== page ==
Art State of Mind

Most Famous Babel Towers In Art

Zuzanna Stańska 6 February 2017 min Read

The Tower of Babel is a Near Eastern myth that is recorded in the Genesis in Old Testament and it is meant to explain the origin of different languages. According to the story, a united humanity of the generations following the Great Flood, speaking a single language and migrating eastward, came to the land of Shinar. There they agreed to build a city and a tower that was suppose too reach heaven. God didn’t like this idea and act of pride and confounded their speech so that they could no longer understand each other and scattered them around the world.

Horrible story. Thanks to it, English is not my native language. :O

The Tower of Babel wasn’t a very popular thing to depict in art. The most important depictions are of course those of Pieter Bruegel the Elder. The first, a miniature painted on ivory, was painted while Bruegel was in Rome and is now lost, the other two you will see below.

1. Peter Breughel the Elder x2

Bruegel’s monumental composition had several forerunners in Netherlandish painting. Look how huge is the tower, comparing to the flemish-style port city. Breughel was famous of his meticulous precision and encyclopaedic interest – he depicted technical and mechanical details, from the supply of the building materials in the busy harbour to the various cranes and the scaffolding on the unfinished brick foundation.

Pieter Brueghel the Elder, The Tower of Babel, c. 1563, Kunsthistorisches Museum, Vienna
Pieter Brueghel the Elder, The Tower of Babel, c. 1563, Kunsthistorisches Museum, Vienna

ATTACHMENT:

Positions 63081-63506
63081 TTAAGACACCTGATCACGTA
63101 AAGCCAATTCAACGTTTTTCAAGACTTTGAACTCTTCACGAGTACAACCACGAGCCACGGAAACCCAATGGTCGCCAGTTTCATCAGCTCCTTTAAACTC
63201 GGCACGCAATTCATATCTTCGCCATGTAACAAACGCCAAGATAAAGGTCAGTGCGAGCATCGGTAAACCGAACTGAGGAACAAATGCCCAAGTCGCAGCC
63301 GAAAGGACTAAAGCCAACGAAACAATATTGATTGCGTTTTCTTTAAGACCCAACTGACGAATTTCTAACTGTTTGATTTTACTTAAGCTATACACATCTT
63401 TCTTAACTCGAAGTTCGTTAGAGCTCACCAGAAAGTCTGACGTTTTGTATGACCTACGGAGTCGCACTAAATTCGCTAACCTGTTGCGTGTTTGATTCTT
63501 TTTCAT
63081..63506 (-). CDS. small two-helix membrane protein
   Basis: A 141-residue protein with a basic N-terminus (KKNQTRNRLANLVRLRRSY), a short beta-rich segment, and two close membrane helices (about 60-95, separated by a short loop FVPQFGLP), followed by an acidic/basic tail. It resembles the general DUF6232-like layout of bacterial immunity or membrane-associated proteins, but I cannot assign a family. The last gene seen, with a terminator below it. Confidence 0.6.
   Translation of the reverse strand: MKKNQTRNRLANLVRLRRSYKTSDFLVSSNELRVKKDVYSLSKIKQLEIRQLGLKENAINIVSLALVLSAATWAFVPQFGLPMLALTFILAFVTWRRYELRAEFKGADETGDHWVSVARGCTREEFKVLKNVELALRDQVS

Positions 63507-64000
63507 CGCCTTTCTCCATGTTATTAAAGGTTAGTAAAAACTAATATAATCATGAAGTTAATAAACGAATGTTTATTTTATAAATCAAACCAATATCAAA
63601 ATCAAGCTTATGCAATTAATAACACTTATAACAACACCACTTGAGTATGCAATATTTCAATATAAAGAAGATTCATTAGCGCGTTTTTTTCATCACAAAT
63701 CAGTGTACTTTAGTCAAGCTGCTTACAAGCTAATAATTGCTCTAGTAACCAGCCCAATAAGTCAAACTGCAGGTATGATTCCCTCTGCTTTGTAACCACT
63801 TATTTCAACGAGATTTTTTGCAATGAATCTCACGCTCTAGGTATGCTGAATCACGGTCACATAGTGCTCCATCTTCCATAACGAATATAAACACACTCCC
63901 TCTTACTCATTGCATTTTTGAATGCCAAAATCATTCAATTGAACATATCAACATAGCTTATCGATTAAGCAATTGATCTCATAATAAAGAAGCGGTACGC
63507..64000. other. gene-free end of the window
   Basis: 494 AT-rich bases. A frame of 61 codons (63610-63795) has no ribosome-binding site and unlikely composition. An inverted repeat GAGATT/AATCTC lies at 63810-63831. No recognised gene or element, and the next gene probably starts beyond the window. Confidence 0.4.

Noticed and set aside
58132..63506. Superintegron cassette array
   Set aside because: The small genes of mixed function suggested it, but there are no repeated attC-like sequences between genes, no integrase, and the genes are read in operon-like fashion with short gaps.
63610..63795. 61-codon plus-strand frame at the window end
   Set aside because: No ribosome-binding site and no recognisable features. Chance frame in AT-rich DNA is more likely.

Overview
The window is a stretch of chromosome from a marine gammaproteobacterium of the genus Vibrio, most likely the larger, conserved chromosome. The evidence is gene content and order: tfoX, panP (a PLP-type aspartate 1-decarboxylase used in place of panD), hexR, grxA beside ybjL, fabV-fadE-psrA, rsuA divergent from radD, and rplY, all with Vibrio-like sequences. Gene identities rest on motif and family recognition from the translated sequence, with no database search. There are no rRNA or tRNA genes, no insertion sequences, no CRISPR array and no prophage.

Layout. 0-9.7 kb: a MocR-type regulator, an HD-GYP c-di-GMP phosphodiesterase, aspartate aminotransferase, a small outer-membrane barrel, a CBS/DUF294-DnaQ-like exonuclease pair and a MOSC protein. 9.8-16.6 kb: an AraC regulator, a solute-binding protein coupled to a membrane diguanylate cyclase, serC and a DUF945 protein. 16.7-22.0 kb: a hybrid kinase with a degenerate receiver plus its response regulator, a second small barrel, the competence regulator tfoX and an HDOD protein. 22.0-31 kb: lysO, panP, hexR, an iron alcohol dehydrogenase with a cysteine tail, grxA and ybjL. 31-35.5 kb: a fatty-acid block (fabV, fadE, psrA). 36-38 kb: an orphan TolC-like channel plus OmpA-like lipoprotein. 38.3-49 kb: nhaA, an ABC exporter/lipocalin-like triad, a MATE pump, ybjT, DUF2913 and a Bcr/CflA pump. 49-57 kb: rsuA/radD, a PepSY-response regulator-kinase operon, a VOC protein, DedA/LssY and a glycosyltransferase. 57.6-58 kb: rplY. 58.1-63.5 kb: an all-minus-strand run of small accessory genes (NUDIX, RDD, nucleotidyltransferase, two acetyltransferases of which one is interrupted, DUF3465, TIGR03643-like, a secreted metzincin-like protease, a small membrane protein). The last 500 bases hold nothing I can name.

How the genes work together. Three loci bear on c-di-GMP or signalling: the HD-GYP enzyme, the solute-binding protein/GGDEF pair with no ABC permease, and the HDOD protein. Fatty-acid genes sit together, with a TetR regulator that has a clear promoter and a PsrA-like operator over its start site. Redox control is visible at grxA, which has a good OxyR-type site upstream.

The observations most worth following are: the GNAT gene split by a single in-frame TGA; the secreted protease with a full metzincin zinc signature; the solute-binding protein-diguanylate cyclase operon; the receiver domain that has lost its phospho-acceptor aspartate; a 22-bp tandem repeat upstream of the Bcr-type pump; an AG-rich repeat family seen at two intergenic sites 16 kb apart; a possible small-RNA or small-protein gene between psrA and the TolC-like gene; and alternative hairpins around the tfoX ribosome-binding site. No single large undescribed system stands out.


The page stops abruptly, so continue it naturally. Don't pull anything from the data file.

Pieter Brueghel the Elder, The Tower of Babel, circa 1563-1565, Museum Boijmans Van Beuningen, Rotterdam
Pieter Brueghel the Elder, The Tower of Babel, circa 1563-1565, Museum Boijmans Van Beuningen, Rotterdam

2. Bedford Hours

The Bedford Hours is a French late medieval book of hours. The Duke and Duchess of Bedford gave the book to their nephew Henry VI in 1430.  The artists responsible for the manuscript have not been identified with certainty, but are collectively known as the “Bedford Workshop”, and the head artist is likewise known as the “Bedford Master”.

Bedford Hours, Folio 17v, showing the building of the Tower of Babel, c. 1410–30, British Museum
Bedford Hours, Folio 17v, showing the building of the Tower of Babel, c. 1410–30, British Museum

3. Lucas van Valckenborch

Lucas van Valckenborch was a Flemish painter, mainly known for his landscapes. He also made contributions to portrait painting, and allegorical and market scenes. Court painter to Archduke Matthias, the governor of the Spanish Netherlands in Brussels, he later migrated to Austria and then Germany where he joined members of his extended family of artists who had moved there for religious reasons.

Lucas van Valckenborch, The Tower of Babel, Louvre Museum, 1594
Lucas van Valckenborch, The Tower of Babel, Louvre Museum, 1594

4. Hendrick van Cleve

Hendrick III went to Italy when young, and returned to his native country a good painter of landscapes. His pictures are distinguished by an uncommon lightness of touch, and an excellent tone of colour. Hendrick van Cleve was as an engraver.

Hendrik van Cleve III, The Building of the Tower of Babel, 16th century, private collection
Hendrik van Cleve III, The Building of the Tower of Babel, 16th century, private collection

5. And a little joke for the end:

Fat Cat Art is a project of Svetlana Petrova who uses her car Zarathustra and pastes him into famous classic artworks. Here you will find more info about them.

Copyrights: Svetlana Petrova & Zarathustra the Cat, source: https://fatcatart.com
Copyrights: Svetlana Petrova & Zarathustra the Cat, source: https://fatcatart.com

Find out more:

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